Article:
Spring greens: Lamb’s quarter

Lambsquarter

I’m rushing to get ready for a demonstration in the culinary tent at Tucson Festival of Books tomorrow, but noticed this lamb’s-quarter (Chenopodium berlandieri or fremontii) growing like crazy in my yard.  This is one of the tastiest of the spring greens.  It shows up in March and April in desert areas, but I’ve seen it as late as July in Prescott which is a mile high.  It is sometimes called goosefoot because the shape of the leaves (closeup at the bottom) looks the the footprint a goose might make in a muddy barnyard. 

Because of its abundance and mild flavor, lamb’s-quarter is one of the most popular wild foods gathered not just in the West but also throughout the country.  When gathering, cloose plants less than one foot tall or use the new shoots of older plants.  The stems can be tough, so discard them after you have picked off the succulent leaves. Steam the leaves by placing them in a pot with a tightly fitting lid, add a tablespoon or two of water and cook over low heat for about five minutes.  A little butter and maybe a dash of chile is all the seasoning it needs. 

Lamb’s-quarter is loaded with nutrition — a cup of cooked greens provides about as much calcium as a cup of cow’s milk and more vitamin A than a serving of spinach.  You can use it in any recipes where you would use spinach, or check out the recipes for greens in my book Cooking the Wild Southwest: Delicious Recipes for Desert Plants.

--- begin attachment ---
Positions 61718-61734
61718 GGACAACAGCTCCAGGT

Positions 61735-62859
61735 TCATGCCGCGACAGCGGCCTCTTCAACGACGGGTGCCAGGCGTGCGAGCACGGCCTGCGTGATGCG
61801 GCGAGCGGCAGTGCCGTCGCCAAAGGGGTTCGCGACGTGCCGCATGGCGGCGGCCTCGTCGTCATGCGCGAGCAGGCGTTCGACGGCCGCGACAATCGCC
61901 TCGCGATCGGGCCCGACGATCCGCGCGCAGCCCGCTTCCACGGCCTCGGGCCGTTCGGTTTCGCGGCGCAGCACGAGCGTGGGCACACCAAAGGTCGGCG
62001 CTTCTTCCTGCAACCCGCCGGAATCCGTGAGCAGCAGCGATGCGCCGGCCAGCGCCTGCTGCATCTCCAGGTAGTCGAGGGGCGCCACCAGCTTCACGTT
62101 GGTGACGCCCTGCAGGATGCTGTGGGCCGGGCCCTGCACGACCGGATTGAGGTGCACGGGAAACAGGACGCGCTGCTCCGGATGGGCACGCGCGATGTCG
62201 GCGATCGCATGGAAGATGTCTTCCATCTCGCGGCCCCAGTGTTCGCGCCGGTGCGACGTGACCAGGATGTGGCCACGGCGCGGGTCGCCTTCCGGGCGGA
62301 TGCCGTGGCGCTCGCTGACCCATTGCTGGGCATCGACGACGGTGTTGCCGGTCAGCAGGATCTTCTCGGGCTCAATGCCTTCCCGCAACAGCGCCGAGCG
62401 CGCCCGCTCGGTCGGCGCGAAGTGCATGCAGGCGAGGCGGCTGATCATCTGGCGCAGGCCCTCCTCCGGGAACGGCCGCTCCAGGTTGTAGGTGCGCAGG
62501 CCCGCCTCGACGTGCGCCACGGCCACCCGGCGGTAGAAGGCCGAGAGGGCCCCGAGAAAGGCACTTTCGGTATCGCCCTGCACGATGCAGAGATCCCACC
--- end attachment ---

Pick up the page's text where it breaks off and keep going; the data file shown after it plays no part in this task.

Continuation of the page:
Can you see the goosefoot?

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3 responses

  1. To show how highly the Goosefoot is regarded in some parts, there’s even a 5-star Restaurant called Goosefoot in Chicago! A $50 dinner, it seems without so much of a sprig of Goosefoot.

    • I haven’t given tours in years but there has been some interest lately so maybe I’ll start again. As for the peppergrass, it is pretty easy to recognize. Its size seems to depend on how much water it gets — I saw a tiny one three inches tall on a brick median and some 18 inches tall next to Sabino Creek. But typically they are about six to eight inches tall. The seeds are flat, green and tiny, just one-eighth inch across, much smaller than a pencil eraser. Pluck one off and taste it — if it is sharp and peppery you’ve got the right thing.

  2. Carolyn, Wonderful article! I can’t wait to find some. Hope to see you at the Book Festival. Good Luck – Dena

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